Trump’s Washington Hotel Accused of Unfairly Competing With Local Wine Bar

  • New hotel an alleged magnet for capital’s movers and shakers
  • Property lease terms bar president from reaping those benefits

Trump International Hotel Washington D.C. stands on March 21, 2016.

Photographer: Drew Angerer/Bloomberg

Serious gripe or sour grapes?

A Washington wine bar and restaurant sued Donald Trump and the company operating the capital’s Trump International Hotel, claiming they have an unfair advantage because foreign dignitaries, business leaders and organizations seeking to curry favor with the president are eating, drinking and booking events there.

That’s not only pulling business away from the Cork Wine Bar, about 1 1/2 miles (2.4 kilometers) away. It’s also violating the terms of the hotel’s lease with the U.S. General Services Administration, which prohibits elected officials from benefiting from the lease terms, the wine bar claimed in the lawsuit filed Thursday.

“Reading between the lines isn’t that tough here,” an unnamed Washington lobbyist was quoted as saying in the complaint filed in a Washington, D.C., court. Trump associates “are seeing who spends time and money there and who books large parties there and large blocks of rooms for delegations.”

“Someone is paying attention to the person who orders the $1,000 bottle of wine,” the lobbyist allegedly said.

Trump “doesn’t have conflicts” and conducts his business affairs “in accordance with the guidance” given to him, Sean Spicer, the White House press secretary, said Thursday in response to a question about the lawsuit. The president “understands the role of small business in our economy and how many jobs they provide,” he said.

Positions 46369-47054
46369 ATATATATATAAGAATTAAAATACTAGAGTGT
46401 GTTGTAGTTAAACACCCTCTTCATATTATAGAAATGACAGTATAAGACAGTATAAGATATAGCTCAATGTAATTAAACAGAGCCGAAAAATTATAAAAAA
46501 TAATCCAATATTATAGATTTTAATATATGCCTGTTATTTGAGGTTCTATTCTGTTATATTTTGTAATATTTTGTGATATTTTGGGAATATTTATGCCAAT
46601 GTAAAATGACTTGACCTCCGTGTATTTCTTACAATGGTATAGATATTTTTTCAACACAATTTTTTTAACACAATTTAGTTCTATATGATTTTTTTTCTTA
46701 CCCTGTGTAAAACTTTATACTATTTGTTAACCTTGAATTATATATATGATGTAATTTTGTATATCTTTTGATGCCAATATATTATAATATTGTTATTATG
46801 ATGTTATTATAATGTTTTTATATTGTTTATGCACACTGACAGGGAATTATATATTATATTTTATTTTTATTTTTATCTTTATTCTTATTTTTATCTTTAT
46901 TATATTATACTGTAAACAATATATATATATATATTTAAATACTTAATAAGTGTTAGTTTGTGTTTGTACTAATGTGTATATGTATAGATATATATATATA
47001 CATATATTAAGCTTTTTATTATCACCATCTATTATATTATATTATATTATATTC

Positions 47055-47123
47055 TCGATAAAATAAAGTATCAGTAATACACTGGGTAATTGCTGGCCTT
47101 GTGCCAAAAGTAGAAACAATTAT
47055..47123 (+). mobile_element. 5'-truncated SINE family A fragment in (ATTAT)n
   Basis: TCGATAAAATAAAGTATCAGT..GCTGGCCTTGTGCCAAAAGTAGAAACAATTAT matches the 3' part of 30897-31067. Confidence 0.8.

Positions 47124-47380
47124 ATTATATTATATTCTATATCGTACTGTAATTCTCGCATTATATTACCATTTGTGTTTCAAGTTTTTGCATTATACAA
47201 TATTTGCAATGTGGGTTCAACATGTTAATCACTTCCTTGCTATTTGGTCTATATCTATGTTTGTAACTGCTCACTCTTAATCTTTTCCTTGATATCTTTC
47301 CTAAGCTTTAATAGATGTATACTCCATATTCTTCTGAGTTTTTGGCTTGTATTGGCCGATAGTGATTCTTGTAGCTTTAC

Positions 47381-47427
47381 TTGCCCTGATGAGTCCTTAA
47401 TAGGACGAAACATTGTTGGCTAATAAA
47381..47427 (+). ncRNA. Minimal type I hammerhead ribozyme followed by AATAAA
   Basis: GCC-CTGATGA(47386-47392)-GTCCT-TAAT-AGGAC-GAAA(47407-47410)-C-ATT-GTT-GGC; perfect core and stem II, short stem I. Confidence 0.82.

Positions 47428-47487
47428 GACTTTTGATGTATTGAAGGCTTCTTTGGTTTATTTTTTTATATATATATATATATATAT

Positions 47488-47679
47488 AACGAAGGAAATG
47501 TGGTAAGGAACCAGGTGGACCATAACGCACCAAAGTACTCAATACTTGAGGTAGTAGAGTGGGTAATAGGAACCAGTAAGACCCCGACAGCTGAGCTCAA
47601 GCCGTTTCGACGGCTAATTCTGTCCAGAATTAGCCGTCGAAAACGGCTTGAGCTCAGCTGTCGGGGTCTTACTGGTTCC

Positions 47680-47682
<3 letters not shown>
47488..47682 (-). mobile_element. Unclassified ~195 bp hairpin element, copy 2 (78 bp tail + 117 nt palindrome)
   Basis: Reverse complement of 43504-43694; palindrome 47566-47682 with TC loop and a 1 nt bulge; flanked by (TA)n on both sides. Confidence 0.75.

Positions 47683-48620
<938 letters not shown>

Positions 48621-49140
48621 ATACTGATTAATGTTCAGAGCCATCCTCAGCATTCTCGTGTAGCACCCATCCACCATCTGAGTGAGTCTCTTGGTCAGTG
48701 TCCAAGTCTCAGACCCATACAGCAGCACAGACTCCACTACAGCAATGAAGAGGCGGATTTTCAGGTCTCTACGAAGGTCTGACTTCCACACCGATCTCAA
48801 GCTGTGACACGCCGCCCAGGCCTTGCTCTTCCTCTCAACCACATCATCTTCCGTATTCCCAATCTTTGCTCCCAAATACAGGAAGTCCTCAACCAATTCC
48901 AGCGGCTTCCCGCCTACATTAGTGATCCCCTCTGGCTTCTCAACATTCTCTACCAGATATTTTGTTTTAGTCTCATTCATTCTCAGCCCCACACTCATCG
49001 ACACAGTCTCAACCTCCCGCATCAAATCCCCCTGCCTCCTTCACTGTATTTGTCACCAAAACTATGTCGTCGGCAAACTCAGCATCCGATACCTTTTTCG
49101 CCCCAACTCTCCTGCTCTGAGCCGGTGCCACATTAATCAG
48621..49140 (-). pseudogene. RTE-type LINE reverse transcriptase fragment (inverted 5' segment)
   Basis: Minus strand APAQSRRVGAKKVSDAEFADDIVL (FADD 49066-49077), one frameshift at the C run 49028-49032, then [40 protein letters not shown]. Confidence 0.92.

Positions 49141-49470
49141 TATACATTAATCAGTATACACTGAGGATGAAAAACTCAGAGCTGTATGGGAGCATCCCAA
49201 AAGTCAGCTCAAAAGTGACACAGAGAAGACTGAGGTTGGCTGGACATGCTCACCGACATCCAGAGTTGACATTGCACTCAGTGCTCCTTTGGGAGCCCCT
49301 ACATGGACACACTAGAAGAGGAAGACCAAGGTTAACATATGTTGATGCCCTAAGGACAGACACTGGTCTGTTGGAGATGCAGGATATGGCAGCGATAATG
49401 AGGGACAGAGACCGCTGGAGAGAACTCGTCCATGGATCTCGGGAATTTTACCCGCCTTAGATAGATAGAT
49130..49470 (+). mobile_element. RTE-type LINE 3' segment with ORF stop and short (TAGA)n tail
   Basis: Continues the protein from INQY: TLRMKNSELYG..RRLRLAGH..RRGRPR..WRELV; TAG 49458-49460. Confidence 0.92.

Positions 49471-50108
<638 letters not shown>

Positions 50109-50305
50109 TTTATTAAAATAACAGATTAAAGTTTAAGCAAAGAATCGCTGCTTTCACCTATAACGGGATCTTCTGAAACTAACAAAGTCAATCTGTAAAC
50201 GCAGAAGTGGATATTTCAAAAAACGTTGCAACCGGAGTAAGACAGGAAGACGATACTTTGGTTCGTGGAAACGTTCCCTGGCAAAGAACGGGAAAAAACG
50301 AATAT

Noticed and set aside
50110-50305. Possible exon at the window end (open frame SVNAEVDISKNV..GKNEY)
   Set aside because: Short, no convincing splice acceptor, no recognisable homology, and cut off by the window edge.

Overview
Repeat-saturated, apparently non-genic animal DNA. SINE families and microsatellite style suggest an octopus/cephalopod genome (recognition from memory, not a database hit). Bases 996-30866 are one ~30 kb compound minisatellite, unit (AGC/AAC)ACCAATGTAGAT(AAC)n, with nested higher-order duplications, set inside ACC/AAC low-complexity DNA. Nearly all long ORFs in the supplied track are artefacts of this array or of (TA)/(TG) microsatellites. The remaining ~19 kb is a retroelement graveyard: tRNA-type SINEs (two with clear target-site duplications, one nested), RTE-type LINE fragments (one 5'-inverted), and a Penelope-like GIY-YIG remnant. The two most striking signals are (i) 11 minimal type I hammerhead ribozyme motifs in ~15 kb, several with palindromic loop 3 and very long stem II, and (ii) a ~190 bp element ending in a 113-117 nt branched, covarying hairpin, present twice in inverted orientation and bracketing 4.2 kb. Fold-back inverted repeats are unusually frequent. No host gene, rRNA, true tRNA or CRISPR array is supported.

Four attorneys, including two who teach at the nearby George Washington University Law School, filed the complaint on behalf of the bar. It says Trump can remedy the problem by closing the hotel, selling it or resigning from office. The document was posted on a website called but hasn’t yet appeared on the D.C. Superior Court’s electronic docket.


One of the professors, Steven Schooner, formerly worked at the U.S. Justice Department and was an administrator for procurement law and legislation at the Office of Management and Budget’s office of Federal Procurement Policy, according to the school’s website.

Cork Wine Bar owner Khalid Pitts is president of USAction, a political group calling for affordable health care, good paying jobs and “responsible budgeting,” according to its site.

The suit is the latest controversy over the 263-room hotel that opened last year within the city’s historic old post office after $212 million in renovations. In 2015, Trump sued the celebrity chefs Jose Andres and Geoffrey Zakarian after they canceled plans to open restaurants there and cited disparaging remarks he made about Mexicans. Those cases are set for a pretrial conference in May.

Rebecca Woods, the lawyer representing Trump in the chef litigation, didn’t immediately reply to voicemail and email messages seeking comment on the new hotel lawsuit.

In January, another group, Citizens for Responsibility and Ethics in Washington, sued the president for allegedly violating a U.S. constitutional provision known as the Emoluments Clause, which bars the president from accepting payments and gifts from foreign governments.

CREW’s complaint, filed in Manhattan federal court, accuses Trump of breaching that ban by leasing office space to the state-owned Industrial & Commercial Bank of China, accepting foreign diplomats’ bookings at the Washington hotel, and receiving payments from foreign government-owned broadcasters for airing his television show “The Apprentice.” The case is pending.

The case is K&D LLC v. Trump Old Post Office LLC, District of Columbia Superior Court (Washington).

— With assistance by Larry Liebert

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